• Yoga / Tai Chi Yoga and tai chi are Asian disciplines which appear on the surface to be exercise techniques, and they are very good exercise. However, their true value runs much deeper than that. They are also very meditative and spiritual disciplines, and can help improve your health from many perspectives. It is highly recommended that you research these arts, select the one that appeals to you most, and get involved. Do not let the fact that you think you are unable to perform the activities properly discourage you from getting started. The spiritual benefits will be there anyway, and physical benefit will come from just making the effort. Tai Chi is a form of Chi-gong (which will be discussed in detail later) and there are other ways to practice Chi-gong that are much less demanding than Tai Chi and are also very beneficial. 

Stress Management

The connection between stress and disease states is well established. It is important to minimize and get control of stress for two reasons: to maximize your chance for improvement in your health, and to make your life more enjoyable. Firstly, you need to identify and list the causes of stress in your life, and then make whatever changes you can in order to eliminate or minimize those factors. There will probably remain some stress producing circumstances over which you have no control. I believe that the best way to deal with residual stress is through meditation. We are not talking about sitting down and thinking about your problems. We are talking about any one of a number of definite meditative techniques. Perhaps the most recognized one is known as Transcendental Meditation, recognizable because it is a money making business enterprise that has been heavily marketed in the past. Once one gets past the ritualistic initiation into the society run by the self-styled Maharishi Mahesh Yogi, it can be a useful technique to help clarify thought processes and deal with stress. However, there are many other methods that are at least as good, and can be learned without cost. Most meditative techniques involve sitting quietly for periods of twenty or more minutes. There are people who have tried meditating and find that they just can’t sit still for that long, and some even experience unpleasant and stressful reactions when they try. If you are a person who prefers to keep moving, there are still excellent meditative techniques available to you. Some examples include meditative yoga, mindful walking and other mindful activities from the Buddhist tradition, and Chi-gong (including Tai Chi) from ancient China. We are not all the same, and the same method of meditation will not suit everyone, so some research into various techniques will be necessary, but I think you will find the results to be well worth the time and effort.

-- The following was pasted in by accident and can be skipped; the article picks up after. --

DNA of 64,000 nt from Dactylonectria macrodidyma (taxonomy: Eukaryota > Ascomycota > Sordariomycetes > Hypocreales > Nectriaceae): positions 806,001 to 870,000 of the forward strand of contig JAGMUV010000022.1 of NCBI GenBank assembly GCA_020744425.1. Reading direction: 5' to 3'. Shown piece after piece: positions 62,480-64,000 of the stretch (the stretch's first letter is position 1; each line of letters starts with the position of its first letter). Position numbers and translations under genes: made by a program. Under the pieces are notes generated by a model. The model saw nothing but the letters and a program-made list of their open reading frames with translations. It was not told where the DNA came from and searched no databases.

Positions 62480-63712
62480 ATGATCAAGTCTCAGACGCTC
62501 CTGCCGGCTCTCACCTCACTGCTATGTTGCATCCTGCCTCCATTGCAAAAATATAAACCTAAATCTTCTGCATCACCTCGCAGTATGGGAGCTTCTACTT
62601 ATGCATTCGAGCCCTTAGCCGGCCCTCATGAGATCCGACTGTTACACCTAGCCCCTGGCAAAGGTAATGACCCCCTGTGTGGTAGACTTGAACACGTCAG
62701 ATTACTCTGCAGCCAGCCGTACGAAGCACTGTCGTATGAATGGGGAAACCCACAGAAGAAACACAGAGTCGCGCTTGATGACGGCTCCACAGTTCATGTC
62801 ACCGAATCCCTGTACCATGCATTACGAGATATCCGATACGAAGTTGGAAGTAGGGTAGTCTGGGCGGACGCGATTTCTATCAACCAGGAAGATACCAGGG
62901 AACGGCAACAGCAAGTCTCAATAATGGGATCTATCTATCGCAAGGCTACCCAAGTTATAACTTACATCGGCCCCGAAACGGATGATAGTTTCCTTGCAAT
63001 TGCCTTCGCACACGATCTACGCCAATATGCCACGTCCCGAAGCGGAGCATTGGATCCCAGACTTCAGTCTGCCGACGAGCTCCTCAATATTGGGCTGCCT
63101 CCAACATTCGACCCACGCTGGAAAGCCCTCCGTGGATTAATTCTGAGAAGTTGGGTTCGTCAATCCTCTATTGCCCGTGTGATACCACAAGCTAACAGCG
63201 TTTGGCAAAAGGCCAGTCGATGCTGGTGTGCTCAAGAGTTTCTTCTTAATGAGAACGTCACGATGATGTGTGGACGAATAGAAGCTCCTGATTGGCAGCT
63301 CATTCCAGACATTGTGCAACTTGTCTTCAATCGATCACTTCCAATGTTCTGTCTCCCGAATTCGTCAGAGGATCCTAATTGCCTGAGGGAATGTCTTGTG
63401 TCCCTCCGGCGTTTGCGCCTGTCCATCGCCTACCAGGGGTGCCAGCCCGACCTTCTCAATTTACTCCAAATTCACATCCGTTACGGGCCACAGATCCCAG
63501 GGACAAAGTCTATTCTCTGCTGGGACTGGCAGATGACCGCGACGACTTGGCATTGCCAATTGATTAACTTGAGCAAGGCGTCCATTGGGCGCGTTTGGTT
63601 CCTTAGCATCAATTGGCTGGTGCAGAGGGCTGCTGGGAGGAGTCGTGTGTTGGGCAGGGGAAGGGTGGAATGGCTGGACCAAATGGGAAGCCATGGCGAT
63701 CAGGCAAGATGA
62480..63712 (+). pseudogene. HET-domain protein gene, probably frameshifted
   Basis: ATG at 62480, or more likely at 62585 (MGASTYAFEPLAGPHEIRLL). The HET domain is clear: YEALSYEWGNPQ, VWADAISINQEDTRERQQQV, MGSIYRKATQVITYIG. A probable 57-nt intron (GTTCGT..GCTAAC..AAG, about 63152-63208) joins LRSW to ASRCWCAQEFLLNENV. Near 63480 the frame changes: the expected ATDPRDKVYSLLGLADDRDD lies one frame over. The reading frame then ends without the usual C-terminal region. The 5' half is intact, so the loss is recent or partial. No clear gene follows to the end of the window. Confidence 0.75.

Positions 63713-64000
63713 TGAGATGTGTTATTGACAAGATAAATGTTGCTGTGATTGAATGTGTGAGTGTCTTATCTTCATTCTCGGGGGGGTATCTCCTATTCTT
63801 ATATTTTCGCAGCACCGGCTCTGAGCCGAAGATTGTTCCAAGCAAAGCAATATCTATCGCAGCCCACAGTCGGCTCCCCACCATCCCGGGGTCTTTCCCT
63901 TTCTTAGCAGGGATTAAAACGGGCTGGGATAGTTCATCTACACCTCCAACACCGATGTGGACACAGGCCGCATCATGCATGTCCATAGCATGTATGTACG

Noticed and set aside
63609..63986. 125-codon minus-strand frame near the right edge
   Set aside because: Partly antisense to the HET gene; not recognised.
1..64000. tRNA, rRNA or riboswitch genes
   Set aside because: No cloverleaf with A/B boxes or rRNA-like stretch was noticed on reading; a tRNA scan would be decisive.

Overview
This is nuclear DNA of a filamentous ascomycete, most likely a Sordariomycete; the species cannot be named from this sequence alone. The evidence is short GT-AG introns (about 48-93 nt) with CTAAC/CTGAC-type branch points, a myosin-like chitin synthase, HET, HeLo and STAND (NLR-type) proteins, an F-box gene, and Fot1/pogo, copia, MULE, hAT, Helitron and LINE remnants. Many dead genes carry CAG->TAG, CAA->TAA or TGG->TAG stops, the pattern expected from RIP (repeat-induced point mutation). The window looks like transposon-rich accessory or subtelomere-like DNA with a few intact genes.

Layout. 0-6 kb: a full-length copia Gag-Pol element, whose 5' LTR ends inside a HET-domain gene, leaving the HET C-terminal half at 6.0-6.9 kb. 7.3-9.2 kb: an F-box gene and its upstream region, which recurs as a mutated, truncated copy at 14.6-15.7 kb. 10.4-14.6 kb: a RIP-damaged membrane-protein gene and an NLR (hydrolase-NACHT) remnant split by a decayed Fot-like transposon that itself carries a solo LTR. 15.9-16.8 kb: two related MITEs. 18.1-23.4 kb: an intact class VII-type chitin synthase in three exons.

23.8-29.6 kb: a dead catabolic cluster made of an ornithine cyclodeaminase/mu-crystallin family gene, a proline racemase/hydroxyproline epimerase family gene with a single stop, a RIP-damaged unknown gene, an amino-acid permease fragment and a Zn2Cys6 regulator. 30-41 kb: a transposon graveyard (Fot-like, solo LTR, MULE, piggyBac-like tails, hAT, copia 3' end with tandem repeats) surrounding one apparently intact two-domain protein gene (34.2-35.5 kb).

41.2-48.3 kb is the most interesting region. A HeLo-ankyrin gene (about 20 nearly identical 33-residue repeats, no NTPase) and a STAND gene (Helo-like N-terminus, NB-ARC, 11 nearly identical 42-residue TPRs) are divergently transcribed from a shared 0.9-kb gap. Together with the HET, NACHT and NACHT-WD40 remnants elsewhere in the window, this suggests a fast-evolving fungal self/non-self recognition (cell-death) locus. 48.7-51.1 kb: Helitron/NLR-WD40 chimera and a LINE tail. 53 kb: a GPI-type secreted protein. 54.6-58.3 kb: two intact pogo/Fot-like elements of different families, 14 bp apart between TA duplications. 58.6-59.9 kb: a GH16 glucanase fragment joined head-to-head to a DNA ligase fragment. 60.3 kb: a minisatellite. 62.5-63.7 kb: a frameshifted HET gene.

Spiritual Growth

In addition to helping relieve stress, meditation has another huge benefit in terms of helping to develop spiritual awareness. It is difficult to understand and explain how this comes about, but I think if you begin to practice meditation, and stay with it for a while, you will experience this phenomenon. Spiritual growth is an essential factor in your quest to improve your health and must not be overlooked. Organized religion and going to church may or may not be a part of it for you, since again we are not all the same. If you are one of those whose spiritual growth has been stunted by some of the behavior of organized religion, please note that the problems are not in the Message, but are due to the actions of people who didn’t get the Message right. So let’s not throw the baby out with the bathwater. If you are one who has trouble accepting the concept of a personified deity, as in the Judeo-Christian or Islamic traditions, you might investigate Buddhism, a philosophy that is extremely spiritual without the establishment of a personified deity. Actually, there is much help to be obtained from basic Buddhistic philosophy for persons of any religious persuasion, and if such things interest you, looking into the teachings of the original Buddha might be worthwhile.

Mind-body-spirit connection

The existence of a mind-body-spirit connection is very real, despite the fact that it is a poorly understood area. Even those holistic practitioners who believe in this sort of thing and work with patients accordingly could not tell you how this connection works, and many doctors either deny or ignore the existence of such connections. Anyone who doubts the power of the mind-body connection needs only to consider the well-known placebo effect. When a patient takes a substance as a medication, thinking that it may be helpful, a favorable response is often obtained, even though medical science has no reason to think that the substance would have any effect at all, beneficial or otherwise. This is the placebo response, and it gives strong support to the existence of the mind-body connection. Because medical science cannot explain how the placebo response works, some doctors scoff at it and imply that it is an indication that there is something wrong with the patient’s mental processes. In reality there is something wrong with the doctor who is not aware of the fact that his mission is to improve the condition of the patient whether he understands the mechanism of action or not, and if that can be accomplished with the absolute safety of a placebo, everyone wins. The problem, of course, is that the placebo response doesn’t always work. But neither does any accepted medical treatment, and the fact that the response exists at all should stimulate extensive research. For help in the area of mind-body-spirit connection, you are referred to the work of Joan Borysenko, a respected pioneer in this field. Start at her website, www.joanborysenko.com.